Date(s) - 05/02/2020
10:00 am - 12:30 pm
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REGISTER TODAY | Please Note: This course has a different format and schedule than what appears in the print catalogue. This course is now a virtual course and will meet live via Zoom videoconference on April 25, April 26, May 2, and May 3 from 10:00 AM – 12:30 PM (PT).
Nearly sixty years after they exploded onto the music scene, The Beatles still capture our imagination as few groups have. In this two-day intensive course, we will delve into The Beatles’ career, development, and songwriting process through a deep dive into four extraordinary albums.
After their first single, “Love Me Do,” reached the UK Top 20, The Beatles recorded most of the album Please Please Me (1963) in one grueling twelve-plus-hour day at EMI Recording Studios. A Hard Day’s Night (1964), the group’s first album of all original songs, captured the height of Beatlemania as the band members’ interests began to diverge from performance to songwriting. Sgt. Pepper’s Lonely Hearts Club Band (1967) is often considered to be the first “concept album.” Pepper is a brilliant recording never meant to be performed live, and its release put to rest fevered rumors of the post-touring Beatles breakup. The Beatles (1968) was a bold, unprecedented, messy double album nicknamed “The White Album.” Their first album on the new Apple label marked the end of their psychedelic period and the introduction of Yoko Ono. New scholarship has highlighted this album’s artistic brilliance and previously unknown warm, collaborative process.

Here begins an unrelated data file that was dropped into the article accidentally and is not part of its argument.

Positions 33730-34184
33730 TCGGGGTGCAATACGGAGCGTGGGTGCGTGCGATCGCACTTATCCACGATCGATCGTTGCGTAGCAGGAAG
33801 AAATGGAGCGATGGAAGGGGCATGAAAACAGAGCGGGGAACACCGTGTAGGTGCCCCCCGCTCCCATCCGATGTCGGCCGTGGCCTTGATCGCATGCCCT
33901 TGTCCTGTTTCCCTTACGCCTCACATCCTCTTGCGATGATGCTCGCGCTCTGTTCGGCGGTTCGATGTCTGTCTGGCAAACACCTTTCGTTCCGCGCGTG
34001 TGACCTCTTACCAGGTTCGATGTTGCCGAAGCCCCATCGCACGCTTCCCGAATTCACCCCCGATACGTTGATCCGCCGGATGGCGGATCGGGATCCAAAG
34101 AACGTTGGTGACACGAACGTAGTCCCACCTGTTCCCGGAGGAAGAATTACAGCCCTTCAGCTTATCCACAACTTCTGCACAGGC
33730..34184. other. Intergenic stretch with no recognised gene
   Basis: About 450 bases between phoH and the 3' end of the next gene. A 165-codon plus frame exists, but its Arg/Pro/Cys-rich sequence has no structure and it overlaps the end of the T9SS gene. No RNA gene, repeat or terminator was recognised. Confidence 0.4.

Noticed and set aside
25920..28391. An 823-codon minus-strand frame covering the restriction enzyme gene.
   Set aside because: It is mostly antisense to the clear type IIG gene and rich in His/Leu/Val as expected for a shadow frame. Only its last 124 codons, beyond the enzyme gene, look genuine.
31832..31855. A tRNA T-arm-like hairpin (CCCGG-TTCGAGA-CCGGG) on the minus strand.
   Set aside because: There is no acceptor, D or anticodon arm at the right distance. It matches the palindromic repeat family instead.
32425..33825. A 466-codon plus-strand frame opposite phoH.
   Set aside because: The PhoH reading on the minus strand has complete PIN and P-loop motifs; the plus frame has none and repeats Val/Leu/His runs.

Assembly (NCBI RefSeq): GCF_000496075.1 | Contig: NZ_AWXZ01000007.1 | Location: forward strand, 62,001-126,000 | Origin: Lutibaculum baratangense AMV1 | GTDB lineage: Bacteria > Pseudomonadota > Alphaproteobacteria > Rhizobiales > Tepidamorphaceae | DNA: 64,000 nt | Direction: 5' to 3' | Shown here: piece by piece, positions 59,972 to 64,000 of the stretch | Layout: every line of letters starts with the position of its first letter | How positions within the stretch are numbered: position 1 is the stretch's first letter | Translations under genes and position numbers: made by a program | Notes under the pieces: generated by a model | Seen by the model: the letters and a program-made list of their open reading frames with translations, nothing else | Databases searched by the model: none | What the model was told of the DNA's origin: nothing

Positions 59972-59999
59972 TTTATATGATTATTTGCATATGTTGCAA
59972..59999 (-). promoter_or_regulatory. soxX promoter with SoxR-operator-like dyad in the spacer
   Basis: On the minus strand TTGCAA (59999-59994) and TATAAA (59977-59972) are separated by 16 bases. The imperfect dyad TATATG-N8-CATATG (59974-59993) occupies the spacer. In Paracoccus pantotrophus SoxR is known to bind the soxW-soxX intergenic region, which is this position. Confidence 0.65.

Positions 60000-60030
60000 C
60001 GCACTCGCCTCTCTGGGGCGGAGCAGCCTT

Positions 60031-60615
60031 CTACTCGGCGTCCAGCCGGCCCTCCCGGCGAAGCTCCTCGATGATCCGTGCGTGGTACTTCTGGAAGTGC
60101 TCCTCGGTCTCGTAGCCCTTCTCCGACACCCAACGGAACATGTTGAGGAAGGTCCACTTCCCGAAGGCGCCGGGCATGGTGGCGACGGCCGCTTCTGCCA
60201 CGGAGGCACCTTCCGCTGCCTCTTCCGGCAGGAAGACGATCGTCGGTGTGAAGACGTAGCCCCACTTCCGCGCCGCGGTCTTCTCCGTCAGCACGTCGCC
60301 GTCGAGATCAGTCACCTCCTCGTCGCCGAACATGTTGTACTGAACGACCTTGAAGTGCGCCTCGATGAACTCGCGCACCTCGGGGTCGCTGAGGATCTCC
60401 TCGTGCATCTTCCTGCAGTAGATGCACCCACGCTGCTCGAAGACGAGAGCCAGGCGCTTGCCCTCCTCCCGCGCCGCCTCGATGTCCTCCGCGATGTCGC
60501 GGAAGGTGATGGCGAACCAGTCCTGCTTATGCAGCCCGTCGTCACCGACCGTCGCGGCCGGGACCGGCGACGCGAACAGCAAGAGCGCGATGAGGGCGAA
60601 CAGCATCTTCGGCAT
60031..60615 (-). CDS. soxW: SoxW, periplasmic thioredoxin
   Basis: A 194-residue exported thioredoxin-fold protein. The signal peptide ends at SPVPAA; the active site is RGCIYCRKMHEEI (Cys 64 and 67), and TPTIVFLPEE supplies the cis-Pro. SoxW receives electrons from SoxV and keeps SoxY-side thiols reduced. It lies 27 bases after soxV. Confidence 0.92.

The course will include lectures, discussions, and the opportunity to listen closely to individual tracks, as we examine the studio process, equipment, techniques, and songwriting craft that brought these albums to life.
Joel Phillip Friedman’s concert, theater, and film music has been performed worldwide at such venues as Carnegie Hall, the Kennedy Center, on London’s West End, and in Off-Broadway theaters. Friedman has taught at Swarthmore, Georgetown, Stanford, and Catholic University. He received a DMA from Columbia, where he was a President’s Fellow.